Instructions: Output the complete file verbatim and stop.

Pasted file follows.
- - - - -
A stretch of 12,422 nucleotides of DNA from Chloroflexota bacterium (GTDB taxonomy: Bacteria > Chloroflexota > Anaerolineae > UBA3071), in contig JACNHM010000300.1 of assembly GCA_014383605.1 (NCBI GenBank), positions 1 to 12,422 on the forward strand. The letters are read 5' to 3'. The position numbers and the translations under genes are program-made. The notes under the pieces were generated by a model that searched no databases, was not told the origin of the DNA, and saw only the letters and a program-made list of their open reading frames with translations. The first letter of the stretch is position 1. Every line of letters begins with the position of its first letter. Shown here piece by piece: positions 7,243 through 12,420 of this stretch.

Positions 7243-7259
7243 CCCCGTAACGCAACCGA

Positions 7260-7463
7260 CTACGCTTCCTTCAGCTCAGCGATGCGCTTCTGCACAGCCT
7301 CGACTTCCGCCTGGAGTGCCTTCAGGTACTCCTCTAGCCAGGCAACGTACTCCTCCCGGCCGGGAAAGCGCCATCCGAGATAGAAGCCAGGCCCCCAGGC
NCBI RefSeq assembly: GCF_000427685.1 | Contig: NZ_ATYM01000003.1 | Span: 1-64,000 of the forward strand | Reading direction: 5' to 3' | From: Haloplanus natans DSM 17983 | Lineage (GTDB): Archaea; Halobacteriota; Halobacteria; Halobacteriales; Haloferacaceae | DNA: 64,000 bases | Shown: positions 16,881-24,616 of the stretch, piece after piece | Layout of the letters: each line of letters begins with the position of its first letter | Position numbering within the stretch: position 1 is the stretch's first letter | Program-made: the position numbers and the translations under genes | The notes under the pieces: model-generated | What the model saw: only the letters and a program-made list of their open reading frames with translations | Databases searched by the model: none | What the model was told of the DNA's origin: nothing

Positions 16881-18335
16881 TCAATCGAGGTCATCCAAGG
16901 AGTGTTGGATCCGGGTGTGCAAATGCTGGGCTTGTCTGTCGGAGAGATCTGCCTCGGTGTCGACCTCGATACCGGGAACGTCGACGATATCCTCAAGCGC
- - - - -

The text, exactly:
A stretch of 12,422 nucleotides of DNA from Chloroflexota bacterium (GTDB taxonomy: Bacteria > Chloroflexota > Anaerolineae > UBA3071), in contig JACNHM010000300.1 of assembly GCA_014383605.1 (NCBI GenBank), positions 1 to 12,422 on the forward strand. The letters are read 5' to 3'. The position numbers and the translations under genes are program-made. The notes under the pieces were generated by a model that searched no databases, was not told the origin of the DNA, and saw only the letters and a program-made list of their open reading frames with translations. The first letter of the stretch is position 1. Every line of letters begins with the position of its first letter. Shown here piece by piece: positions 7,243 through 12,420 of this stretch.

Positions 7243-7259
7243 CCCCGTAACGCAACCGA

Positions 7260-7463
7260 CTACGCTTCCTTCAGCTCAGCGATGCGCTTCTGCACAGCCT
7301 CGACTTCCGCCTGGAGTGCCTTCAGGTACTCCTCTAGCCAGGCAACGTACTCCTCCCGGCCGGGAAAGCGCCATCCGAGATAGAAGCCAGGCCCCCAGGC
NCBI RefSeq assembly: GCF_000427685.1 | Contig: NZ_ATYM01000003.1 | Span: 1-64,000 of the forward strand | Reading direction: 5' to 3' | From: Haloplanus natans DSM 17983 | Lineage (GTDB): Archaea; Halobacteriota; Halobacteria; Halobacteriales; Haloferacaceae | DNA: 64,000 bases | Shown: positions 16,881-24,616 of the stretch, piece after piece | Layout of the letters: each line of letters begins with the position of its first letter | Position numbering within the stretch: position 1 is the stretch's first letter | Program-made: the position numbers and the translations under genes | The notes under the pieces: model-generated | What the model saw: only the letters and a program-made list of their open reading frames with translations | Databases searched by the model: none | What the model was told of the DNA's origin: nothing

Positions 16881-18335
16881 TCAATCGAGGTCATCCAAGG
16901 AGTGTTGGATCCGGGTGTGCAAATGCTGGGCTTGTCTGTCGGAGAGATCTGCCTCGGTGTCGACCTCGATACCGGGAACGTCGACGATATCCTCAAGCGC